Monday, September 23, 2013
In 2010, the critically acclaimed documentary "The Adventists" examined the history and core beliefs of the Seventh-day Adventists. Its sequel, "The Adventists 2," widens the lens to explore the global story of this American-born strand of Christianity, including the church's medical mission work internationally and their more than century-old commitment to provide health and healing in some of the most remote regions in the world.
In Haiti, "The Adventists 2" examines the faith-based support given to victims after the devastating earthquake. In Brazil, young missionaries bring much-needed medical support to the most remote regions. In Malawi, Africa, a hospital opened in 1902 as a leper center today treats thousands with HIV-AIDS.
In China, a state-of-the-art hospital exemplifies the collaboration between a conservative religion and a facility of a communist state. And in the Dominican Republic, a team of volunteer doctors and nurses travel annually to a remote part of the world to perform operations and offer critical care to the poor.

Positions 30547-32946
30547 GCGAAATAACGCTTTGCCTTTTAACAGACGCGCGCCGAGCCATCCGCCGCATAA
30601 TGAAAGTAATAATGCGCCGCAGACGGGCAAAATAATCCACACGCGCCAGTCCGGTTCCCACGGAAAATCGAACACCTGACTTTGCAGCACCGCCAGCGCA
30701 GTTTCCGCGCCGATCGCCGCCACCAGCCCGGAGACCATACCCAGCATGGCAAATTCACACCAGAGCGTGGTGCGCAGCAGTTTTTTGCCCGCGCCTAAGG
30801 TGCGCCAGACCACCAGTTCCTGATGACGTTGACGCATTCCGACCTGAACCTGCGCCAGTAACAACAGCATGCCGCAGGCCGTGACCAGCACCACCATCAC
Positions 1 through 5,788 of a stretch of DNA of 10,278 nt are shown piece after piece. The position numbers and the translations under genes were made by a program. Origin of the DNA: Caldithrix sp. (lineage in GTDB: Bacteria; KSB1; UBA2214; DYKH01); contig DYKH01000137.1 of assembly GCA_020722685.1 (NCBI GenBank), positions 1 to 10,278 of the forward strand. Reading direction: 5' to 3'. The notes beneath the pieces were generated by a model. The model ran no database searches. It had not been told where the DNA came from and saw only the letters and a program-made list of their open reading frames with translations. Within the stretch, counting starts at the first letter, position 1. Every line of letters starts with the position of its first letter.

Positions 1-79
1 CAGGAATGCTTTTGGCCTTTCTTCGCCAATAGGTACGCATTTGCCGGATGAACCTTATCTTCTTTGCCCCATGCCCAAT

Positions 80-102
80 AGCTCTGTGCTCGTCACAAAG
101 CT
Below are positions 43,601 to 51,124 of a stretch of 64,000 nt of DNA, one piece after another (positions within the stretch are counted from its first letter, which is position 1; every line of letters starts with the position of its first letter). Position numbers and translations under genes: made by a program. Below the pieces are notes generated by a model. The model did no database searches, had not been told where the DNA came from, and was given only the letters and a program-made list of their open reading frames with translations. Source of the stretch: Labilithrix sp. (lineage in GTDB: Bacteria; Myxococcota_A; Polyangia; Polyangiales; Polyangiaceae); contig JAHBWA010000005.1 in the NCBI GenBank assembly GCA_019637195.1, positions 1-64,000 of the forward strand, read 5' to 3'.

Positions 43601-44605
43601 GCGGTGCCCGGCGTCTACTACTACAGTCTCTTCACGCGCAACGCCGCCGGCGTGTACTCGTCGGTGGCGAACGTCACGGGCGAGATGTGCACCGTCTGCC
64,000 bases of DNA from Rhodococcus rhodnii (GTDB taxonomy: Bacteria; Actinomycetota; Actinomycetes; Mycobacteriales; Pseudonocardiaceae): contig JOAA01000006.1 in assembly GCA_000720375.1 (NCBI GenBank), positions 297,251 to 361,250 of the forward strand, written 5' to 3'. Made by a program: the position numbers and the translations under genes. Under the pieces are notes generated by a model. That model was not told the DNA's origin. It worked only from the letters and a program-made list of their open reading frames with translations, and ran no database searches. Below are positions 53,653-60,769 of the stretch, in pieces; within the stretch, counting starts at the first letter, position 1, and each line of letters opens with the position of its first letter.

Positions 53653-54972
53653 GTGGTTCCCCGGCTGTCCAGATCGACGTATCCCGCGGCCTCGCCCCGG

“One-point-two billion people in the world have no access to healthcare,” says former World Health Organization official Ted Karpf, featured in "The Adventists 2." “That’s nearly twenty percent of humanity.”
“Health care is extraordinarily important to Adventists,” renowned neurosurgeon Ben Carson says in the film. “We take very seriously the verse in the bible that says your body is the temple of God and you have a responsibility to take care of it.”
Emmy-winning director Martin Doblmeier calls "The Adventists 2," “the most ambitious film project we have undertaken. All of us have been inspired to see how men and women with the talent to heal give of their gifts to help those in need in some of the most remote regions in the world. It’s a compelling story because it reflects the very best of the human spirit.”
"The Adventists 2" is a presentation of SCETV and American Public Television, sequel to the critically acclaimed film "The Adventists," now on Public Television. Directed by Martin Doblmeier; Associate Producer, Deryl Davis; Director of Photography, Nathan DeWild; Production Assistant, John Dillon. A production of Journey Films.